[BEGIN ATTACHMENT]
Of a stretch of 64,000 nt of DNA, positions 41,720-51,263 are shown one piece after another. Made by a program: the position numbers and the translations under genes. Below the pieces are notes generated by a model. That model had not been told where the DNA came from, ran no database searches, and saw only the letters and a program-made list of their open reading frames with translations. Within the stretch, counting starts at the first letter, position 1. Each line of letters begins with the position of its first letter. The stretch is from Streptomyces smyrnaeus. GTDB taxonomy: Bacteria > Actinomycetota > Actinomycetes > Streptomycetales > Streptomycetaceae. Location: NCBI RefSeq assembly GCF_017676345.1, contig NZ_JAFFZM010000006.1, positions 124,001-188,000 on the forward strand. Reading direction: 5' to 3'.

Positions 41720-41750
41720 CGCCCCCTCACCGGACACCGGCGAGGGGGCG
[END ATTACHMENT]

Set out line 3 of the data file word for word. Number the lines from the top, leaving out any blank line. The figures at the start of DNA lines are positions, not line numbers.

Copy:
41720 CGCCCCCTCACCGGACACCGGCGAGGGGGCG